Substance use and violence among psychiatric inpatients
- Nursing staff on inpatient psychiatric wards often think that patient violence and aggression is caused by alcohol or illicit drug use.
- This study reports on how frequently patients use alcohol or drugs and whether this is linked to incidents of violence and aggression.
- There were relatively few incidents of substance use among the patients in the sample. There was no link between physical violence and substance use on wards, but there was an association with verbal aggression.
- More research is needed to examine how nurses intervene when a patient has used alcohol or drugs.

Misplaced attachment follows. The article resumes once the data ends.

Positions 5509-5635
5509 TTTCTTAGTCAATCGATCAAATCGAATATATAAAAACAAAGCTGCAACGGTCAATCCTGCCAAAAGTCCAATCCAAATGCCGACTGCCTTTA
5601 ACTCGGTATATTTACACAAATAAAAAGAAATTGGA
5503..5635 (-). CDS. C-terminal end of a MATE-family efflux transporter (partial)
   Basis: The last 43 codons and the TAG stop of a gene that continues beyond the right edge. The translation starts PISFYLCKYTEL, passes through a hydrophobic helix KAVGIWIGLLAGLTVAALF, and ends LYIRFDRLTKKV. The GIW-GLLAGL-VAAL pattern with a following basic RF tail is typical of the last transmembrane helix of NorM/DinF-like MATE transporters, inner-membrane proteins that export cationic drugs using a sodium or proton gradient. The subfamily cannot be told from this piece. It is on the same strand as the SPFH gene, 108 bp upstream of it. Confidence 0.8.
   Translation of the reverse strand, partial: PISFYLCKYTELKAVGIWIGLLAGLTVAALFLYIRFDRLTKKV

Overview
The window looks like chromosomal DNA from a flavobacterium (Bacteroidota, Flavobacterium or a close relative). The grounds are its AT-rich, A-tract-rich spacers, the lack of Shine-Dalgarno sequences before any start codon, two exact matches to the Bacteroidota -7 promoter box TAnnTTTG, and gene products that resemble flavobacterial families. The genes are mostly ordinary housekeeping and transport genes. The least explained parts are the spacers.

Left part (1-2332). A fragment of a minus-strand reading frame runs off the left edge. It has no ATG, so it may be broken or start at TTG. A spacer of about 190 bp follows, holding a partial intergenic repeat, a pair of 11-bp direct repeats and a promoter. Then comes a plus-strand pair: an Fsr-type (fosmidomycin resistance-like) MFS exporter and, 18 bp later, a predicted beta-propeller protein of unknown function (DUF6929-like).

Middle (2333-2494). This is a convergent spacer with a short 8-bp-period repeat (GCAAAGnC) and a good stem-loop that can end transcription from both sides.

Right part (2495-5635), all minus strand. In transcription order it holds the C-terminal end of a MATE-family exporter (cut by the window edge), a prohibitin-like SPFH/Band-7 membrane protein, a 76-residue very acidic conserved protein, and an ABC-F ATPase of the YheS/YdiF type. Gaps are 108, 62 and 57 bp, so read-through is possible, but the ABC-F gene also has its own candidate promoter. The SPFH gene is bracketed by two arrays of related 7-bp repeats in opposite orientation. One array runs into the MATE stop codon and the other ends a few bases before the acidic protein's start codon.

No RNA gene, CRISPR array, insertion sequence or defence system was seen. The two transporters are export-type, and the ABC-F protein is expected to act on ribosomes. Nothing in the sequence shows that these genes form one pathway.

Nursing staff on psychiatric wards often attribute patient violence and aggression to substance use. This study examined incidents of alcohol and illicit drug use among acute psychiatric inpatients and associations between substance use and violence or other forms of aggression. A sample of 522 adult psychiatric inpatients was recruited from 84 acute psychiatric wards in England. Data were collected from nursing and medical records for the first 2 weeks of admission. Only a small proportion of the sample was reported to have used or been under the influence of alcohol (5%) or drugs (3%). There was no physical violence during a shift when a patient had used alcohol or drugs. Substance using patients were also no more likely than others to behave violently at any point during the study period. However, incidents of substance use were sometimes followed by verbal aggression. Beliefs that substance using patients are likely to be violent were not supported by this study, and could impact negatively on therapeutic relationships between nurses and this patient group. Future studies are needed to examine how staff intervene and interact with intoxicated patients.